The potential penalties for non-compliance are onerous. The maximum fine for the most severe infringements is either 4% of global turnover or €20 million (£17.5 million), whichever is the greater. Despite this, the initial signs are that only a minority of organisations expect to be compliant with the requirements by the date of enforcement.
Who does GDPR affect?
Every business that retains, shares or processes personal data, whether for employees, customers or job applicants, needs to consider their preparations for the new regime and take appropriate advice. The requirements will vary according to organisation and sector, but in all cases it’s vitally important to act now.
For exporters and importers, the impact of the legislation will vary according to whether the business transacts mainly with other businesses or with individuals (B2B or B2C). But even those that don’t sell to individuals will need to consider the impact because records about employees and job applicants will also need to comply.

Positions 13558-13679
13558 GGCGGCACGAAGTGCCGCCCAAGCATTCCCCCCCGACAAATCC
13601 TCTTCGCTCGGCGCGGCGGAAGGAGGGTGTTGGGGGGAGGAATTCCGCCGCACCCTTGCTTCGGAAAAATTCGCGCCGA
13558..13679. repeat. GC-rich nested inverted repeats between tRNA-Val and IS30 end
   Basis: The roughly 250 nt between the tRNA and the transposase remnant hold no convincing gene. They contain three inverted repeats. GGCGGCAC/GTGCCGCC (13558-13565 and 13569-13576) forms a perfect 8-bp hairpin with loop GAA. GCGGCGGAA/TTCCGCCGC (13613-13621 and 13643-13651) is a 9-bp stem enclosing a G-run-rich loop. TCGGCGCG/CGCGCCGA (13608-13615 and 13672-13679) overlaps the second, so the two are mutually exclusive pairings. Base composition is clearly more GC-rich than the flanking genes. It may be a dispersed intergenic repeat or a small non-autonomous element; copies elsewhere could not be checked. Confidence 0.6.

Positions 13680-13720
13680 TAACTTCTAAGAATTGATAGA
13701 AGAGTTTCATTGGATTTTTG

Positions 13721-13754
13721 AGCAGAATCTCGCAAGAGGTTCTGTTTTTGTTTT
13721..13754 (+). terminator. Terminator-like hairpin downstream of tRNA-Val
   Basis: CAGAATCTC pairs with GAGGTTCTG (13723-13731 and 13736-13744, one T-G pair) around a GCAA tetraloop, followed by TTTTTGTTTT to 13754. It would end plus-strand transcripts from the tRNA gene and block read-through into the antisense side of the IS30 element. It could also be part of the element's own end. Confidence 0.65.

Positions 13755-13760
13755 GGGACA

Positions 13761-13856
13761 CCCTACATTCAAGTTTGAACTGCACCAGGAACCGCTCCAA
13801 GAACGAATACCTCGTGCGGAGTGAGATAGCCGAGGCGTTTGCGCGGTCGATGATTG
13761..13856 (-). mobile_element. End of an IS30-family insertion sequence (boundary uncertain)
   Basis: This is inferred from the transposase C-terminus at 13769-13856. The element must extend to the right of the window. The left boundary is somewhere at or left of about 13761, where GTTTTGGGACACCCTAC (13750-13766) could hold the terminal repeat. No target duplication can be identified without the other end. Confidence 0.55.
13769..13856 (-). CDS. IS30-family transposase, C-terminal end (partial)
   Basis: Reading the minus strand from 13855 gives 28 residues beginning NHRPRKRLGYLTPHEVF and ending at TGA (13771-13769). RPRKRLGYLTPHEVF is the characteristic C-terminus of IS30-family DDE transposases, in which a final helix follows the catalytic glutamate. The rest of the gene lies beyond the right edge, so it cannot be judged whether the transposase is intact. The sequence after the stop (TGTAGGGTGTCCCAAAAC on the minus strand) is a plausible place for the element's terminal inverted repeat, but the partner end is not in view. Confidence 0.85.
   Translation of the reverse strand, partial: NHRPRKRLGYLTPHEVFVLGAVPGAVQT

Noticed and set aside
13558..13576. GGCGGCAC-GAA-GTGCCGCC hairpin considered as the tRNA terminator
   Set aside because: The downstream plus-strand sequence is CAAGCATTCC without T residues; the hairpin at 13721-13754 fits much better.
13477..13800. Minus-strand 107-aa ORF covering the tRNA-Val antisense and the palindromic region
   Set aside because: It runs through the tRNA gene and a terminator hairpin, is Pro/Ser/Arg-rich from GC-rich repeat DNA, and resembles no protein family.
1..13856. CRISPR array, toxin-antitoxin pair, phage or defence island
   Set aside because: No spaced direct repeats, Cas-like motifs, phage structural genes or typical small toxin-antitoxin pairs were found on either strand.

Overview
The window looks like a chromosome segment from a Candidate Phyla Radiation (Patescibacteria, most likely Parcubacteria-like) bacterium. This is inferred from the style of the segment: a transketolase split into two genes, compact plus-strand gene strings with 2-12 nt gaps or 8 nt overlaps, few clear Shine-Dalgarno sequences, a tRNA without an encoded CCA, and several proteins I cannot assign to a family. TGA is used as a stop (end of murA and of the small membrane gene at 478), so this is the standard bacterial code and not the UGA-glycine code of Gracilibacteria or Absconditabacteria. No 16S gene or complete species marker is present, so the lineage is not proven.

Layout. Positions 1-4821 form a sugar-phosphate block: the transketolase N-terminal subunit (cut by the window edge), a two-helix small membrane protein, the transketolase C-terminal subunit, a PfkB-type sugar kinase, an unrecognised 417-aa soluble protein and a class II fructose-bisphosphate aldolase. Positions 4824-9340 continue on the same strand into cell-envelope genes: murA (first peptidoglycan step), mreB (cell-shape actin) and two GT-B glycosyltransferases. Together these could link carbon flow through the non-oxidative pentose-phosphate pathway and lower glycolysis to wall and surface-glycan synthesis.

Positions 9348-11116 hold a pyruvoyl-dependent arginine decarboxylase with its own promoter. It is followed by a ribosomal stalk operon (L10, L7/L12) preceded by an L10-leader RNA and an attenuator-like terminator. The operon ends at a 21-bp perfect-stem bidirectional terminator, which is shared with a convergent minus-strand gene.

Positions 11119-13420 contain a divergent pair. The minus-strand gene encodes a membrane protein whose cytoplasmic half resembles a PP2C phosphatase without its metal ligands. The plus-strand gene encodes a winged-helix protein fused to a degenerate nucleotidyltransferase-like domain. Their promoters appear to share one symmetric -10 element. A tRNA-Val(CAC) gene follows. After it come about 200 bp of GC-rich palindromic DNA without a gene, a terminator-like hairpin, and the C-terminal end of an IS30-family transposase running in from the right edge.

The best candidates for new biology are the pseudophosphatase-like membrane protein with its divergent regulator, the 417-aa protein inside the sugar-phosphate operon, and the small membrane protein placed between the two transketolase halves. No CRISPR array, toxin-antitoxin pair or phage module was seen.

The international trader also needs to consider the countries with which it does business, and whether the regulations need to affect the way that business is conducted, particularly where it involves the sharing of personal data. The EU recognises the compatibility of regulations in all EEA countries (the EU 28 countries plus Norway, Iceland and Liechtenstein). In addition, the EU recognises that certain other countries have data adequacy. So far, the list of such countries is quite short, comprising Andorra, Argentina, Canada (commercial organisations), Faroe Islands, Guernsey, Israel, the Isle of Man, Jersey, New Zealand, Switzerland, Uruguay and the USA (*limited to the Privacy Shield Framework). These countries are deemed to have adequate legislation to comply with the GDPR regulations. Negotiations are ongoing with Japan and South Korea.
Immediate action points should include the following (but may not end there).
Consider the amount of personal data the organisation holds. First, it’s worth considering whether it’s worthwhile holding all such information. For some, the cost of compliance is going to be significant, so it’s obviously worth at least reviewing the extent of data held, and whether it’s appropriate.